Background: The urban environment may influence neurodevelopment from conception onwards, but there is no evaluation of the impact of multiple groups of exposures simultaneously. We investigated the association between early-life urban environment and cognitive and motor function in children. Methods: We used data from 5403 mother–child pairs from four population-based birth-cohorts (UK, France, Spain, and Greece). We estimated thirteen urban home exposures during pregnancy and childhood, including: built environment, natural spaces, and air pollution. Verbal, non-verbal, gross motor, and fine motor functions were assessed using validated tests at five years old. We ran adjusted multi-exposure models using the Deletion-Substitution-Addition algorithm. Results: Higher greenness exposure within 300 m during pregnancy was associated with higher verbal abilities (1.5 points (95% confidence interval 0.4, 2.7) per 0.20 unit increase in greenness). Higher connectivity density within 100 m and land use diversity during pregnancy were related to lower verbal abilities. Childhood exposure to PM2.5 mediated 74% of the association between greenness during childhood and verbal abilities. Higher exposure to PM2.5 during pregnancy was related to lower fine motor function (-1.2 points (-2.1, -0.4) per 3.2 μg/m3 increase in PM2.5). No associations were found with non-verbal abilities and gross motor function. Discussion: This study suggests that built environment, greenness, and air pollution may impact child cognitive and motor function at five years old. This study adds evidence that well-designed urban planning may benefit children's cognitive and motor development.
Bibliographical noteFunding Information:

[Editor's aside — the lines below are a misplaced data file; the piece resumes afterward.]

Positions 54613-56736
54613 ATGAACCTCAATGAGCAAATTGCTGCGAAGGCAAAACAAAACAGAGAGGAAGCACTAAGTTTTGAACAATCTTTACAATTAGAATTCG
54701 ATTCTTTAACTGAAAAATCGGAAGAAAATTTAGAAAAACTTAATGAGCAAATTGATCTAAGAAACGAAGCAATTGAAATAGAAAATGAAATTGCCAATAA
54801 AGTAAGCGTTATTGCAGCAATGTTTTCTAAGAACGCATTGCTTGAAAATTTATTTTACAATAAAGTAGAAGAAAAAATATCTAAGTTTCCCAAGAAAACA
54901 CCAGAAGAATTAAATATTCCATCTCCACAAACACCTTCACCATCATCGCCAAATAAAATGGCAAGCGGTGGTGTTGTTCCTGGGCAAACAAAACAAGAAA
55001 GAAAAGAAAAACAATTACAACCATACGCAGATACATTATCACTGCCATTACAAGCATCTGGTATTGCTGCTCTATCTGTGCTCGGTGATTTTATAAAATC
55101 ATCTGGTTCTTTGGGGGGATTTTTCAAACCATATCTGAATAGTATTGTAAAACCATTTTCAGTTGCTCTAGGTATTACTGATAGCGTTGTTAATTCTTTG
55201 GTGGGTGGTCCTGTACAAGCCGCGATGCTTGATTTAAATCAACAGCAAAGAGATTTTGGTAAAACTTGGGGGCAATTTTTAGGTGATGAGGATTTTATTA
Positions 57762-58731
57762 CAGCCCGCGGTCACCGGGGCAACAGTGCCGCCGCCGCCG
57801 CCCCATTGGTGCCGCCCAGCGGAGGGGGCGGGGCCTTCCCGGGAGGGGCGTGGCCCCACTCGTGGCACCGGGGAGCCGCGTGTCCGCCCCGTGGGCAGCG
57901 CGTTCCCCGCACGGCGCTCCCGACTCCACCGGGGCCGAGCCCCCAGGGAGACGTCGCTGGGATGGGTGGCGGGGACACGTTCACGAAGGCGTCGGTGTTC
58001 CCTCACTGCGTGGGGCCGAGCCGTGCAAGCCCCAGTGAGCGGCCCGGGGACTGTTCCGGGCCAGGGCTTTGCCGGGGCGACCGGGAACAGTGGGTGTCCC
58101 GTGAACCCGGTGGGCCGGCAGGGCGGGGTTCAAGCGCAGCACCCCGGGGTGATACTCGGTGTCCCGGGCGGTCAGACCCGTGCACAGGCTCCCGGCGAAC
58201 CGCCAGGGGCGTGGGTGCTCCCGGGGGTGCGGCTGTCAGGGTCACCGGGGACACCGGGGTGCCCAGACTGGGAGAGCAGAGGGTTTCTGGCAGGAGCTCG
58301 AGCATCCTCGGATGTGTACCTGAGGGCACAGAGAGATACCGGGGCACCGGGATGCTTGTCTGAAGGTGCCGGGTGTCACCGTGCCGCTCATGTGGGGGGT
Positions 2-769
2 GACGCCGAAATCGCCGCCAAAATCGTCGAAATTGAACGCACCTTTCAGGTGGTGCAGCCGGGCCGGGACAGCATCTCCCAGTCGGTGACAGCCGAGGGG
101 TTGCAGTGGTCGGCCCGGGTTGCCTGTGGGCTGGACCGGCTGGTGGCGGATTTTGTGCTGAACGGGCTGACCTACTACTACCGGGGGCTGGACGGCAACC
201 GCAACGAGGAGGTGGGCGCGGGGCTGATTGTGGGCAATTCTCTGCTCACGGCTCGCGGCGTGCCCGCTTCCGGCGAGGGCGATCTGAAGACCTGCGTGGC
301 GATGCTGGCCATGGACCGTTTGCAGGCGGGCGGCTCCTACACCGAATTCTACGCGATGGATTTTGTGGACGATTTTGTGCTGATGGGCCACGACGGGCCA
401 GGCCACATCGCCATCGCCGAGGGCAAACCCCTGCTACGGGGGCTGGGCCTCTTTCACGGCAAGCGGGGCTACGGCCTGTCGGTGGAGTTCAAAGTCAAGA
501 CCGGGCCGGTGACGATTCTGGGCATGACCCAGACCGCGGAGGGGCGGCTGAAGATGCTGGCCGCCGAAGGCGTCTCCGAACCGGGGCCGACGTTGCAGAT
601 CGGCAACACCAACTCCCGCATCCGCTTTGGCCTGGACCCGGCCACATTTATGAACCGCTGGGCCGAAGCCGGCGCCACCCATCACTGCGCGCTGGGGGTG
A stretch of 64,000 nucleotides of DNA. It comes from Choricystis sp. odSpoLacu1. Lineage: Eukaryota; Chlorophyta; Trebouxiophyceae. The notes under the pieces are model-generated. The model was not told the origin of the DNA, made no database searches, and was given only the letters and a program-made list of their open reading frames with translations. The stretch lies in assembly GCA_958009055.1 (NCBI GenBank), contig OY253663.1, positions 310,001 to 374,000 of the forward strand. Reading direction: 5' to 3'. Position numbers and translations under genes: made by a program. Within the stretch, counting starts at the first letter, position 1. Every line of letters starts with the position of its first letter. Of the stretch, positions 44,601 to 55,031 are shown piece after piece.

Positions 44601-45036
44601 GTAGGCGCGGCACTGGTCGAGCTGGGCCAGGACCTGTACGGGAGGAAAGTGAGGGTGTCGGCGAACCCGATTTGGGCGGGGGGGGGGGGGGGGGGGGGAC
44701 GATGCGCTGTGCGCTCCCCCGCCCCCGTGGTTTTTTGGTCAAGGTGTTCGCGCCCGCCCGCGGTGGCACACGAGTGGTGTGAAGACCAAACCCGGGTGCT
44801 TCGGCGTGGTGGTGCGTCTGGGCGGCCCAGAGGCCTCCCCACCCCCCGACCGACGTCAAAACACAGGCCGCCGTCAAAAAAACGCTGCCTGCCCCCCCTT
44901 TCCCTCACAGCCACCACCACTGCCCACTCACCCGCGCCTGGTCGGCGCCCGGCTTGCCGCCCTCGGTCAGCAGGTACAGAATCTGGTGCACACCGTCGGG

We are grateful to all the participating children, parents, practitioners and researchers in the four countries who took part in this study.This work was supported by funding from the European Community’s Seventh Framework Programme [FP7/2007–206 n◦308333; the HELIX project]. This INMA cohort was funded by grants from Instituto de Salud Carlos III ( Red INMA G03/176 ; CB06/02/0041 ; PI041436 ; PI081151 incl. FEDER funds, FIS PI06/0867 , FIS-PI09/00090 , FIS and FIS-PI18/01142 incl. FEDER funds, FIS-FEDER: PI03/1615 , PI04/1509 , PI04/1112 , PI04/1931 , PI05/1079 , PI05/1052 , PI06/1213 , PI07/0314 , PI09/02647 , PI11/01007 , PI11/02591 , PI11/02038 , PI13/1944 , PI13/2032 , PI14/00891 , PI14/01687 , PI16/1288 , PI16/00118 and PI17/00663 ; FIS-FSE: 17/00260; Miguel Servet-FEDER CP11/00178, CP15/00025, CPII16/00051, and CPII18/00018), from UE (FP7-ENV-2011 cod 282957, HEALTH.2010.2.4.5-1, and H2020 n◦824989), Generalitat de Catalunya-CIRIT 1999SGR 00241, Fundació La marató de TV3 (090430), Generalitat Valenciana: FISABIO (UGP 15-230, UGP-15-244, and UGP-15-249), Alicia Koplowitz Foundation 2017, CIBERESP, Department of Health of the Basque Government (2013111089, 2009111069, 2013111089, 2015111065 and 2018111086), Provincial Government of Gipuzkoa (DFG06/002, DFG08/001, DFG15/221 and DFG 89/17) and annual agreements with the municipalities of the study area (Zumarraga, Urretxu , Legazpi, Azkoitia y Azpeitia y Beasain). We acknowledge support from the Spanish Ministry of Science and Innovation and the State Research Agency through the “Centro de Excelencia Severo Ochoa 2019-2023” Program (CEX2018-000806-S), and support from the Generalitat de Catalunya through the CERCA Program. The work was also supported by MICINN [MTM2015-68140- R] and Centro Nacional de Genotipado- CEGEN- PRB2- ISCIII (Spain). The Rhea project was financially supported by European projects, and the Greek Ministry of Health (Program of Prevention of obesity and neurodevelopmental disorders in preschool children, in Heraklion district, Crete, Greece: 2011–2014; “Rhea Plus”: Primary Prevention Program of Environmental Risk Factors for Reproductive Health, and Child Health: 2012–15). This paper presents independent research funded by the National Institute for Health Research (NIHR) under its Collaboration for Applied Health Research and Care (CLAHRC) for Yorkshire and Humber (UK). The EDEN study was supported by Foundation for medical research (FRM), National Agency for Research (ANR), National Institute for Research in Public health (IRESP: TGIR cohorte santé 2008 program), French Ministry of Health (DGS), French Ministry of Research, INSERM Bone and Joint Diseases National Research (PRO-A), and Human Nutrition National Research Programs, Paris-Sud University, Nestlé, French National Institute for Population Health Surveillance (InVS), French National Institute for Health Education (INPES), the European Union FP7 programs (ESCAPE, ENRIECO, Medall projects), Diabetes National Research Program (through a collaboration with the French Association of Diabetic Patients (AFD)), French Agency for Environmental Health Safety and French National Agency for Food Security (now ANSES), Mutuelle Générale de l’Education Nationale a complementary health insurance (MGEN), French-speaking association for the study of diabetes and metabolism (ALFEDIAM). Core support for Born in Bradford is also provided by the Wellcome Trust (WT101597MA, UK). Born in Bradford (BiB) is only possible because of the enthusiasm and commitment of the children and parents in BiB. We are grateful to all the participants, health professionals, schools and researchers who have made BiB happen. BiB receives funding from the ESRC/MRC, the Wellcome Trust (WT101597MA) and the National Institute for Health Research Yorkshire and Humber ARC (reference: NIHR20016). M. Mon-Williams was supported by a Fellowship from the Alan Turing Institute. Additional funding from the National Institute of Environmental Health Science supported Dr Chatzi (R01ES030691, R01ES029944, R01ES030364, R21ES029681, and P30ES007048). The views expressed are those of the authors, and not necessarily those of the NHS or the NIHR. None of the funders were involved in designing the study, collecting the data, analyzing or interpreting the data, deciding to submit the article for publication, or the writing of the report.